Stop making fun of the leaders

Ricky Gervais as David Brent at his office desk in a suit and tie, staring nonchalantly into the camera
Ricky Gervais as David Brent in ‘The Office’ © Alamy

I can report significant progress in my life’s central mission. Longtime readers will know that my dream is to retire without ever having managed anyone. No one succeeded in London. I have not been able to control anyone on both coasts of the United States. I’m trying to decide which Asian city I don’t want to manage one day.

What explains the reluctance? Personal taste, yes. But also the lack of status, if not the open stigma associated with British management. This is the culture that made David Brent laugh. Last year, Keir Starmer, the most likely next prime minister, called his opponent a “centrist”. Think about it. Anyone who has a junior in their workplace but is not the general manager of the organization is a kind of middle manager. That’s a lot of voters. Yet a good politician felt good about scorning them.

This disdain owes something to Marx and something to Musk. For the left, the manager is a parasite of value created by real workers, collaborating with capital. To the libertarian right raised on Ayn Rand, the manager is a “bureaucrat,” dead weight to those with vision and animal spirit. If you want cross-party applause, say the NHS needs more nurses and fewer pen pushers. Among the elite corporate professions – law, finance, consulting – the first two are vilified as ruthless. But only the third one is considered outright bullshit.

See also  Girls take report proportion of Queen’s Jubilee honours

We can take this stigma for granted. It could be said that indifference to how things were controlled and who controlled it cost Britain industrial superiority in the 19th century. We could cite the World Management Survey, which attributes most of the differences in productivity between and within countries to management. Yes, it’s hard to say ‘section manager’ or ‘department manager’ without sneers in the UK. It’s fun teasing the US as the land of joyless organizational charting and the blackmailing MBA. But the joke is on the British: in ailing companies, with lower emissions per head, in a health service that needs better functioning, not just increased funding, which is already the rich world average. England have not produced a Premier League winning manager. It’s a fact that this soccer-barmy nation is incredibly curious about.

And there you have it. No amount of politics or investment in business schools will save British management. There is actually a cultural problem. It is as old as the reluctance of Victorian industrialists to be seen near the factory lest it interfere with their social ascent. There is greatness in ownership. There is dignity in work. The level in between has to beg for its reputation. It is not clear why this should be in a nation that is developing its middle class so rapidly. But the prejudice is real. And it is expensive for the country. As long as a manager can’t tell his profession at a party without making a self-deprecating joke, talented people (and I) won’t volunteer for that role.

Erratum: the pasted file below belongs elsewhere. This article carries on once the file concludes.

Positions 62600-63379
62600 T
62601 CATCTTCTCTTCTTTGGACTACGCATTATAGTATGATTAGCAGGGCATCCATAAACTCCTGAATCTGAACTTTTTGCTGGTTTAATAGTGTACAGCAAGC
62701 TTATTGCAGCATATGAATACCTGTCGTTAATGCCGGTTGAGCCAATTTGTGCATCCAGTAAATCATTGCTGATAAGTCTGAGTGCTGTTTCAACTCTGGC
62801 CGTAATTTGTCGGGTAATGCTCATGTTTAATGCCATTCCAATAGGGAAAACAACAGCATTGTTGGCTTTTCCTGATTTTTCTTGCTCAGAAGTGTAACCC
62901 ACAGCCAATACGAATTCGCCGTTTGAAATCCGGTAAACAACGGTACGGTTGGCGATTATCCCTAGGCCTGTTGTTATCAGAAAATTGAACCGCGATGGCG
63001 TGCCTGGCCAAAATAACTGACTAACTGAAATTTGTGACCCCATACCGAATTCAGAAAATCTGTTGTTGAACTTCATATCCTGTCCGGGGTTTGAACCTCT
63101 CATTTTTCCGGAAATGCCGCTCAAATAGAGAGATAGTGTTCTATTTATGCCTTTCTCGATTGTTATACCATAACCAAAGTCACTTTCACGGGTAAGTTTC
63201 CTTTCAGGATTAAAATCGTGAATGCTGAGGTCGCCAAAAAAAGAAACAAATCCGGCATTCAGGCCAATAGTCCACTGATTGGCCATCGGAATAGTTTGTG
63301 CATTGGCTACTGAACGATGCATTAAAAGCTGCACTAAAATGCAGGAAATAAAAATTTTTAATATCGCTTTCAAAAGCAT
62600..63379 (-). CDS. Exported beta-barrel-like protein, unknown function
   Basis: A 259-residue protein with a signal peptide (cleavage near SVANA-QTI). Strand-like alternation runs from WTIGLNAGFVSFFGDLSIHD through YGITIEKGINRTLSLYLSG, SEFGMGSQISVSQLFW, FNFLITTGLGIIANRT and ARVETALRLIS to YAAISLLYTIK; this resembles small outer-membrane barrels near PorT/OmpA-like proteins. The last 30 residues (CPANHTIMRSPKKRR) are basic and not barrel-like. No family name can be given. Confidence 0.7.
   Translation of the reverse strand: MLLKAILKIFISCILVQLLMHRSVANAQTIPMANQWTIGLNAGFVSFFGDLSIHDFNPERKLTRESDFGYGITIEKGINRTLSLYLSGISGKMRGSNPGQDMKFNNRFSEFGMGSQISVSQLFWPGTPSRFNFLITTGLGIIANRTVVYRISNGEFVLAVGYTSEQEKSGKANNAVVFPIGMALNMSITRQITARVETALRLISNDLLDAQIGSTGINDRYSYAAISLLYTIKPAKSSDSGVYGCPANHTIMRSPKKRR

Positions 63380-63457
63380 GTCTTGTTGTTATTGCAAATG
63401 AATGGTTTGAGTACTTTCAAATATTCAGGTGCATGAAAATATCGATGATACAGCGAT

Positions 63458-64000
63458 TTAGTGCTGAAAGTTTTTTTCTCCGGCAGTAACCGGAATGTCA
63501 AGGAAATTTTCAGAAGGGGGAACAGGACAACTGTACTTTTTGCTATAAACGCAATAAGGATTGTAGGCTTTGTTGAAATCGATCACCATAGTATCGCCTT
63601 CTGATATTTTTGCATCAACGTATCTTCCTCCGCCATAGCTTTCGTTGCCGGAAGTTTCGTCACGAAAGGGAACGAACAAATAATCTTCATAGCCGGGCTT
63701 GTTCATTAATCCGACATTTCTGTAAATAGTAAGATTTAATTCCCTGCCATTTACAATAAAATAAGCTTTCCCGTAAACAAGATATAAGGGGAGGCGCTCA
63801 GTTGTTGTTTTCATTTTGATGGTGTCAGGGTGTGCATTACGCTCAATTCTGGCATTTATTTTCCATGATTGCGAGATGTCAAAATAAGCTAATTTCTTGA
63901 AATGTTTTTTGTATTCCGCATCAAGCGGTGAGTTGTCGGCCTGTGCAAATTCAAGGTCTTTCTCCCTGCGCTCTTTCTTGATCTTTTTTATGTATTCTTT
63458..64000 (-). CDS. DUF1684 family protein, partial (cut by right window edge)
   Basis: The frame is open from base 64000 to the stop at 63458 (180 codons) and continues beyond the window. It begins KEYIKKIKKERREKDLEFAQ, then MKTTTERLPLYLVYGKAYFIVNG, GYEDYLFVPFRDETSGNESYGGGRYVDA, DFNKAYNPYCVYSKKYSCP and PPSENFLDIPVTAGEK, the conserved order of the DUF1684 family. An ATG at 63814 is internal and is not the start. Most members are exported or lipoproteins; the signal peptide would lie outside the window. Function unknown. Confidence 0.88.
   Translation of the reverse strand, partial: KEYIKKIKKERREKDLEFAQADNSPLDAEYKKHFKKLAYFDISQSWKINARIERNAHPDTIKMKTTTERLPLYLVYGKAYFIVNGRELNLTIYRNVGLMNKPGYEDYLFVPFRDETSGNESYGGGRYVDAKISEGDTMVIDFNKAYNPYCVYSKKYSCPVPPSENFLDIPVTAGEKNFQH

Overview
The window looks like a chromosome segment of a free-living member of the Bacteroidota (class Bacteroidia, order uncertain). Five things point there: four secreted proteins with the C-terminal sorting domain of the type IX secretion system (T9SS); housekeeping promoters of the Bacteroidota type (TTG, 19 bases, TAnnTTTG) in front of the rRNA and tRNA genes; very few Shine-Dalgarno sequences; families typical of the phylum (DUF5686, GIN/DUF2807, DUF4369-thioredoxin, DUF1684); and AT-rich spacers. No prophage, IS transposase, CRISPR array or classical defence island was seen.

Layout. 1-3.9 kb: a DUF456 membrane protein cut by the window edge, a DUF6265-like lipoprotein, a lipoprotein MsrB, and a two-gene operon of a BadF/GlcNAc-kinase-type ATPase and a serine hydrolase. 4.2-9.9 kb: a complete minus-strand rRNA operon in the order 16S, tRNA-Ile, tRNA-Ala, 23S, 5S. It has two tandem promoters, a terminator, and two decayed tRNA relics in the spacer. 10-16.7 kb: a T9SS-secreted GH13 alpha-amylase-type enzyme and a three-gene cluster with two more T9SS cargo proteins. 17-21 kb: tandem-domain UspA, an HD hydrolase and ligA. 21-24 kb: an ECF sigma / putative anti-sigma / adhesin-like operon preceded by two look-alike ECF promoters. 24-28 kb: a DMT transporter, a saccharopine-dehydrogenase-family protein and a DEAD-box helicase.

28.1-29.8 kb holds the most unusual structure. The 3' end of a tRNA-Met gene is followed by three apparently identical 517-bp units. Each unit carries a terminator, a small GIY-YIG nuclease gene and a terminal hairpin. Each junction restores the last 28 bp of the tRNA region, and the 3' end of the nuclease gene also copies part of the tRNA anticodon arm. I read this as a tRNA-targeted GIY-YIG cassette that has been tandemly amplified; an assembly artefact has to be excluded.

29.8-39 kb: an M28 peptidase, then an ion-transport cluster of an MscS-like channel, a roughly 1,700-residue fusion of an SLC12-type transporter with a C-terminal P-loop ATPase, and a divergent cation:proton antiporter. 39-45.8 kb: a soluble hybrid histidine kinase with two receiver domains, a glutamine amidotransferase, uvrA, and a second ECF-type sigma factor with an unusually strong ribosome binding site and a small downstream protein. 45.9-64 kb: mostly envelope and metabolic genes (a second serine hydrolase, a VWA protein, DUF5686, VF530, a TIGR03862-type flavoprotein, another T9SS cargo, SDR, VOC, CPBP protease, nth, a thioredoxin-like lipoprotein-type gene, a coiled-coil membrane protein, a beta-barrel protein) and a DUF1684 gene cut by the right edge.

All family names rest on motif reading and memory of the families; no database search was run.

See also  Wheat and corn futures rise after Russia withdraws from trade deal

That’s all we can say. We can deny that managers, to quote the line about teachers, can’t. But you can go further. Even if management really is a quagmire where other people’s ideas and energy get stuck, what about it? The first goal of state or corporate bureaucracies is not to achieve positive action. This is to resist the cheerleaders. In order to protect the institutional organization from rogue elements, even at the cost of restraining one or two geniuses.

Even before Brexit, there were those who saw the public service as an inert blob, while others considered it a valuable thing. But what if it is an inert patch and therefore valuable thing? What if this intransigence and procedural pettiness have social value? In other words, even when leadership is true to the worst clichés about itself, it is still useful. Just because these uses are invisible—the buzz that never happened, the fanatic who leaves humming—doesn’t make it any less real. It just means they don’t thank anyone.

See also  Mourners face 14-hour wait in queue for Queen’s lying-in-state

[email protected]